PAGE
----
Russia to 'crank up pressure' on Britain, U.S. over sanctions

By Sara Shayanian
Russia to 'crank up pressure' on Britain, U.S. over sanctions
Russian President Vladimir Putin visits National Grain Center in Krasnodar, south of Moscow. Russia plans to retaliate against the U.S. and Britain for claiming Moscow is responsible for the poisoning of an ex-spy and implementing sanctions. Photo by Yuri Gripas/UPI | License Photo

March 16 (UPI) -- Russia said it will retaliate against the United States and Britain for claiming Moscow is responsible for the poisoning of an ex-spy and implementing sanctions.

British Foreign Secretary Boris Johnson said Friday it was "overwhelmingly likely" that it was Russian President Vladimir Putin's decision to have former Russian double agent Sergei Skripal attacked with a Soviet-era nerve agent.


Kremlin Spokesman Dmitry Peskov said blaming Putin for the attack was undiplomatic.

"We have said on different levels and occasions that Russia has nothing to do with this story," Peskov said. "Any reference or mentioning of our president is nothing else but shocking and unpardonable diplomatic misconduct,"

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Russia has faced growing international criticism over their alleged role in the nerve agent attack on Skripal and his daughter, Yulia, in Salisbury. The Skripals remain in critical condition.

Germany, France and the United States joined Britain in blaming Moscow for the attack, with British Prime Minister Theresa May stating it was "highly likely" that Russia was responsible. In response, May expelled 23 Russian diplomats from Britain.


Meanwhile, the United States Treasury sanctioned five Russian entities and 19 citizens Thursday for their role in interfering with the 2016 U.S. presidential election -- slamming Moscow for its "reckless and irresponsible conduct."

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In retaliation, Moscow announced plans to blacklist Americans and expel British diplomats, claiming they were ready to escalate a standoff with the West. The number of Americans on the sanctioned people list will be raised to match that U.S. tally.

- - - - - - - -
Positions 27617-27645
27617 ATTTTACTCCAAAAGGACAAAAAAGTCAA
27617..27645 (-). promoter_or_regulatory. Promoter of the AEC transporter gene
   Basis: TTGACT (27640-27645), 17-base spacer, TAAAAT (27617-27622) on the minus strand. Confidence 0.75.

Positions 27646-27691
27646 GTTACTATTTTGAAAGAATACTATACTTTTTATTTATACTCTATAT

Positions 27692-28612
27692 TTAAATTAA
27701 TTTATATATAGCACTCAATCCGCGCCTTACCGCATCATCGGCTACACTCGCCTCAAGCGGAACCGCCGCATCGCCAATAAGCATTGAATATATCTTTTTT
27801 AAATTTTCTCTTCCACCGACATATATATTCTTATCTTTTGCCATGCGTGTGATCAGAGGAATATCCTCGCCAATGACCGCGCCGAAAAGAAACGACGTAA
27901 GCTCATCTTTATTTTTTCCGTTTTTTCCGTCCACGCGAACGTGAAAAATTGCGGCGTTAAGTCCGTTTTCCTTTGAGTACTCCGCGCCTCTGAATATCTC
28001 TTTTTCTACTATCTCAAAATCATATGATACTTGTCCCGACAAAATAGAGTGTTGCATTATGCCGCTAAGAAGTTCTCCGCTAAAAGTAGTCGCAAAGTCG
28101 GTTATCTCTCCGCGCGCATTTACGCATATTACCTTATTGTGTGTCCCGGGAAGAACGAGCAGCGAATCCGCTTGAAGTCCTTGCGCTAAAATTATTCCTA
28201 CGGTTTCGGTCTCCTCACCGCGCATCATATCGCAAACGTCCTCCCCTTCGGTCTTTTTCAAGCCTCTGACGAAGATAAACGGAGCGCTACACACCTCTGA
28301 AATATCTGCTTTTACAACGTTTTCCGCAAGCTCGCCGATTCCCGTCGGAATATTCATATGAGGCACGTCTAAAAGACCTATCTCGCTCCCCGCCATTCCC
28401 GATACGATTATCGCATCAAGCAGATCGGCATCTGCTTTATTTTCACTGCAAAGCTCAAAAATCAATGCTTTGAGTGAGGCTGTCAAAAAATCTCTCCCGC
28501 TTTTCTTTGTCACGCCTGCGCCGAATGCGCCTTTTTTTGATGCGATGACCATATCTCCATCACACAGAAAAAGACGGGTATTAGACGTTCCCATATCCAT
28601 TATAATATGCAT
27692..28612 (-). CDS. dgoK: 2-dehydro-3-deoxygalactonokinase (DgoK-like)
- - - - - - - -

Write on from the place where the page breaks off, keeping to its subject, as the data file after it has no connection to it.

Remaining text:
"We will crank up pressure on the British government over this issue. We will not allow them leave this track for sure," Alexander Yakovenko, Russian Ambassador to Britain, said.

Peskov said Friday that Britain should expect retaliatory measures "at any moment."

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"Retaliatory measures will not be long in coming," Peskov said, adding that the Kremlin was "surprised" at the accusations that Russia was involved in the poisoning of former Russian double agent Sergei Skripal and his daughter.

Russia's Foreign Minister Sergei Lavrov, who previously said Russia "stopped paying attention" to British statements about the nerve agent attack, claimed that Britain's Secretary of State for Defense Gavin Williamson lacked education after Williamson said Russia should "go away and shut up."


"Theresa May's 'highly likely' is the main argument supporting the Russia blame game and his would be 'Russia should go away and shut up'," Lavrov said. "Maybe he lacks education, I don't know."

Russia said Friday it was launching its own investigation into the attempted murder of Yulia Skripal.

"An investigation will be conducted in accordance with the Russian legislation and international law," Russia's Investigative Committee spokeswoman Svetlana Petrenko said, adding Moscow would "engage highly qualified experts" and was ready to cooperate with British law enforcement agencies.

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